28th May 2019
Loneliness and Learning Disabilities
Loneliness is a big issue for many people in the UK today, especially people with learning disabilities.
It is very important for all people to have friends and to be able to see other people regularly.
However, for many people with learning disabilities, this does not happen.
According to Scope 85% of young disabled adults feel lonely.
And 1 in 4 people with learning disabilities interviewed by Mencap spent less than one hour outside of their home each day.
There may be many reasons for this loneliness, including:
No accessible events or venues
Lack of money
Problems with transport
As well as this, 93% of people with learning disabilities do not have paid jobs where they can meet and chat to colleagues so this adds to the loneliness.
Loneliness is a problem, not just because it makes people sad, but because it can cause lots of other health and social problems.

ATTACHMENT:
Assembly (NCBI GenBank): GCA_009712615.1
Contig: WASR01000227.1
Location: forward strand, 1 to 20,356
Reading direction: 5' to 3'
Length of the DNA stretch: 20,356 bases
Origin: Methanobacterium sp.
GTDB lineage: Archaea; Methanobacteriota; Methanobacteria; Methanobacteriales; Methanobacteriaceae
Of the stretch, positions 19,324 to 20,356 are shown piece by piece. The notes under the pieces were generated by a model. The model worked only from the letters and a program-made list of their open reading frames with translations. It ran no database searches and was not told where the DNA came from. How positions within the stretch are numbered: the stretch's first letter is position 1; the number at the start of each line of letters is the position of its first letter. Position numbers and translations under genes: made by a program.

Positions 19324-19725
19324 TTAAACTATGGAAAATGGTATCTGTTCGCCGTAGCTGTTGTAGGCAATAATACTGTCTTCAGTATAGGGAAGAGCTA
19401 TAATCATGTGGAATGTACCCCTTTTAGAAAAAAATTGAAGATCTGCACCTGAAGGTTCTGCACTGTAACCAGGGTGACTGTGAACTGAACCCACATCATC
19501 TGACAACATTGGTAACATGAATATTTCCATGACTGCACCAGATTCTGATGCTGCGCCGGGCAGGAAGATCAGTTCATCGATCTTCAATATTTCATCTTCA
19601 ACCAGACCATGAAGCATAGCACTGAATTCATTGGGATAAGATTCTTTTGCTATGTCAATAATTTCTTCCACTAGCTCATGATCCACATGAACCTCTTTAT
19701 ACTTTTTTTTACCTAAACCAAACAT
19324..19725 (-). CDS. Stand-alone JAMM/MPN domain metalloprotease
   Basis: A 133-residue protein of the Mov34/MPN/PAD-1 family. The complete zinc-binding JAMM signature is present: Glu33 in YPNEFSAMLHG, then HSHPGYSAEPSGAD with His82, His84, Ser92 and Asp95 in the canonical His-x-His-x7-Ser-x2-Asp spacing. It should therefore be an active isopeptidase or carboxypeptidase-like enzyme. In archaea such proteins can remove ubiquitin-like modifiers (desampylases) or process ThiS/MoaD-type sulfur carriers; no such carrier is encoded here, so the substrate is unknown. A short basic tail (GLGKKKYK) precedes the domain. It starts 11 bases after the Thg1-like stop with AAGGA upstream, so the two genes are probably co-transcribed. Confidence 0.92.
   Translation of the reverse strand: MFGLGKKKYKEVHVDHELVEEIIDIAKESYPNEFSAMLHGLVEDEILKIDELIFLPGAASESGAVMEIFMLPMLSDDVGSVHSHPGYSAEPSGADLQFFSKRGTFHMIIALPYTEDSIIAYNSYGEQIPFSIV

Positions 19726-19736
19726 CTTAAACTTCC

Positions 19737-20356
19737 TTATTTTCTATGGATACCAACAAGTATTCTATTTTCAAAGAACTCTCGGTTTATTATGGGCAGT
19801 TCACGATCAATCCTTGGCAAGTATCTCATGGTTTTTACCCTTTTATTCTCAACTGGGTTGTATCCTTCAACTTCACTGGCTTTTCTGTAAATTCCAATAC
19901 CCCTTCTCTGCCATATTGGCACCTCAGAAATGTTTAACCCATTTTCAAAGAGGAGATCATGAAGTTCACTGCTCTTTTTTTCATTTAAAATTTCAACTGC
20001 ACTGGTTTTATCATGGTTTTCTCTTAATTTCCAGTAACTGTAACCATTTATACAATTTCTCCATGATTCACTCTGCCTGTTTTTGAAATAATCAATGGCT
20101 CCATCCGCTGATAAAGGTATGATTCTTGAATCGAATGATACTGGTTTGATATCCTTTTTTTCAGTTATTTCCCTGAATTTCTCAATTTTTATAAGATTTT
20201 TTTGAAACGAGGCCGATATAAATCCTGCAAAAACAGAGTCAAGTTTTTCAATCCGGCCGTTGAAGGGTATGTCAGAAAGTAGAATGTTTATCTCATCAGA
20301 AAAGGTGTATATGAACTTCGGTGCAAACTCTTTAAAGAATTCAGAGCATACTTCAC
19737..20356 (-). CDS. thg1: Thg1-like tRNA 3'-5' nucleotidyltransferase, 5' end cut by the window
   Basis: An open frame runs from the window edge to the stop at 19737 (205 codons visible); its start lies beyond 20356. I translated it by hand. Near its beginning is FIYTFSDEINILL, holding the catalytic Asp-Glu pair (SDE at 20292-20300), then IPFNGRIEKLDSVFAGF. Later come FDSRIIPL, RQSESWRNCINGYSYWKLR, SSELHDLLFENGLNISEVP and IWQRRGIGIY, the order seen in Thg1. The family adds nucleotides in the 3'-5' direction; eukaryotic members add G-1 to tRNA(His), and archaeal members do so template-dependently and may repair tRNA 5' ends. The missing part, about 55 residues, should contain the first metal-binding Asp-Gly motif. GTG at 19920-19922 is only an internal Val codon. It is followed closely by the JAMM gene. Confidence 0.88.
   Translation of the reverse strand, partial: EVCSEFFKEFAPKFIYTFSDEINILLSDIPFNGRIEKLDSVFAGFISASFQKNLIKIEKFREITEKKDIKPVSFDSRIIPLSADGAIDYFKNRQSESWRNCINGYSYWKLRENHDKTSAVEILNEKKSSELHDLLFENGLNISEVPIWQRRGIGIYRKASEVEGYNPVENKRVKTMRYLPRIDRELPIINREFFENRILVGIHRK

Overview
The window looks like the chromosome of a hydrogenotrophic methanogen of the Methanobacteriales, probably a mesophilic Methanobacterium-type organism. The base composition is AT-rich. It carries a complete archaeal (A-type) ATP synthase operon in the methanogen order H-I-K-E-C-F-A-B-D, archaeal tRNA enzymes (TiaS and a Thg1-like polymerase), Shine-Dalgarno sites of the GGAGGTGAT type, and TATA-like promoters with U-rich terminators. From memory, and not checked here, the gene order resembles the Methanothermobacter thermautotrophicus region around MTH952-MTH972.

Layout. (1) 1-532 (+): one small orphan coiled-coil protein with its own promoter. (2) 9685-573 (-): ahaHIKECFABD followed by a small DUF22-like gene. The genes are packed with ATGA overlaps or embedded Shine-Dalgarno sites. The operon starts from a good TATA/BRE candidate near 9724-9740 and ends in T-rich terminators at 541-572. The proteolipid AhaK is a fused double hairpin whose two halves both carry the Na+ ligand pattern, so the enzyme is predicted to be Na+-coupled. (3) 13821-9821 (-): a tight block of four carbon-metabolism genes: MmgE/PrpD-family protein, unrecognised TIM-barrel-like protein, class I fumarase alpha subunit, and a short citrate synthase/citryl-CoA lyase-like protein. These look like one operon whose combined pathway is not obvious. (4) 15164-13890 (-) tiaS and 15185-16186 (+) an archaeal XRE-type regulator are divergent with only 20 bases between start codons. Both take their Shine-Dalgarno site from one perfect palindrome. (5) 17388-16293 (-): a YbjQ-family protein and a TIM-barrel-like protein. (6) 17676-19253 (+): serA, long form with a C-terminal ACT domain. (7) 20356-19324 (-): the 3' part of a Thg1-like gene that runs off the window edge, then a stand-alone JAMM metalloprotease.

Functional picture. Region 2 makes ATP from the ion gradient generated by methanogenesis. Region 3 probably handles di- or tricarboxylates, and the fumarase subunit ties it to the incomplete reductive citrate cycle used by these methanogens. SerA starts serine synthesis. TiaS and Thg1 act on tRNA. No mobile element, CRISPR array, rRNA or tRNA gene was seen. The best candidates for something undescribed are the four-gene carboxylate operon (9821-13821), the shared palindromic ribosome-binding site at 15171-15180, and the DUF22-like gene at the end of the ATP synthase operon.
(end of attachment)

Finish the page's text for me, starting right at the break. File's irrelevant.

For example, loneliness means you are 50% more likely to die of a given illness than you would be if you were not lonely.
Also, if people with learning disabilities are not included in society, then the community will miss out on their input and stigma will get worse.
Because of this problem with loneliness, there are lots of organisations trying to help people get out more and meet people, including Mencap Gateway clubs, Gig Buddies, Special Olympics and friendship clubs.
At My Life My Choice, we run a project called Gig Buddies which works to reduce loneliness by pairing lonely people up with a volunteer to go and do fun things with.
As MLMC trustee Katie told the Telegraph, “it does really help loneliness because you can relate to them, they can relate to you and you can make lots of friends!”
We hope projects like this will help reduce loneliness among people with learning disabilities so they can live healthier and happier lives.
*All information is correct at the time of publishing
Topics: Learning Disability